Scott Winship likes to come up with empirical data that debunks liberal views, so he set out to see if the employment situation is really as bad as people say and it turns out to be totally terrible:
In particular, the idea that there were 5 people looking for work for every job opening struck me as sounding overly alarmist. So I started looking into the numbers to determine whether I thought they were reliable. The figures folks are using rely on a survey from the Bureau of Labor Statistics called the Job Openings and Labor Turnover Survey, which unfortunately only goes back to December of 2000. But the Conference Board has put out estimates of the number of help wanted ads since the 1950s. Through mid-2005, the estimates were based on print ads, as far as I can tell, but the Conference Board then switched to monitoring online ads. You can find the monthly figures for print ads here and the ones for online ads here. The JOLT and unemployment figures are relatively easy to find at BLS’s website.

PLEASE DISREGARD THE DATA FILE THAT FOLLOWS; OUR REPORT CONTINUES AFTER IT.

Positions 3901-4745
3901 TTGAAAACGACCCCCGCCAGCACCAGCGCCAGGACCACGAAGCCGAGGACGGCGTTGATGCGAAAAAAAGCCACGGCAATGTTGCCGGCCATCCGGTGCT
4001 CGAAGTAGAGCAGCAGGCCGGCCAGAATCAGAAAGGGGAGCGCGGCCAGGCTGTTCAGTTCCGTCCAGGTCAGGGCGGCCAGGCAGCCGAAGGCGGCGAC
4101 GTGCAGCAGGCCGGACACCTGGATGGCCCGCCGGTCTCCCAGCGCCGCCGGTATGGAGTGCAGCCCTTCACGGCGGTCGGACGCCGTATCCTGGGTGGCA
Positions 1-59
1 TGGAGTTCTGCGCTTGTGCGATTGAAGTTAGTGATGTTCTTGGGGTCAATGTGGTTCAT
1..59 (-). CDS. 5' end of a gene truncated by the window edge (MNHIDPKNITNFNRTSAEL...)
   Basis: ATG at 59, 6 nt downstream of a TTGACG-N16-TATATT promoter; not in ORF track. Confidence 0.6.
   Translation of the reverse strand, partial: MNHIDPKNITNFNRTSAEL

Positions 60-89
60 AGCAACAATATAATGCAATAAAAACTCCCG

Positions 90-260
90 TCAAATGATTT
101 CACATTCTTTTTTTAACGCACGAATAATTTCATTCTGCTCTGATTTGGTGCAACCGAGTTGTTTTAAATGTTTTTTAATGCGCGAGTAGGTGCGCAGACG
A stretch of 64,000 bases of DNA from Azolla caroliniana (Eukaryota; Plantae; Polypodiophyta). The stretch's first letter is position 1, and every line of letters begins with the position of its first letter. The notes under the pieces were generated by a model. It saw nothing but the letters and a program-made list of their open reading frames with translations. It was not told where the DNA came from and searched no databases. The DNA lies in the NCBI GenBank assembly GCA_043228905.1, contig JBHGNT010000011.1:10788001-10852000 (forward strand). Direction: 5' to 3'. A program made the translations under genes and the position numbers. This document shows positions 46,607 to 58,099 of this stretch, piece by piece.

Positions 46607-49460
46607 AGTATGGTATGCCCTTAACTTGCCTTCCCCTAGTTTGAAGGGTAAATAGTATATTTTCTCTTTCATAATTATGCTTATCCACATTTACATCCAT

The results, after a bit of re-indexing to make them comparable:
Winship writes “I’ll just say I was shocked and that I am much more sympathetic to extension of unemployment insurance than I was yesterday.”
I don’t think people should be dismissive of the idea that unemployment insurance has a disemploying impact on incentives. And that’s why in normal times you don’t want to offer an unlimited amount of unemployment insurance. But faced with a massive gap between the number of people looking for work and the number of job openings, this just doesn’t matter as much as it otherwise would and the humanitarian and aggregate demand impacts are way more important.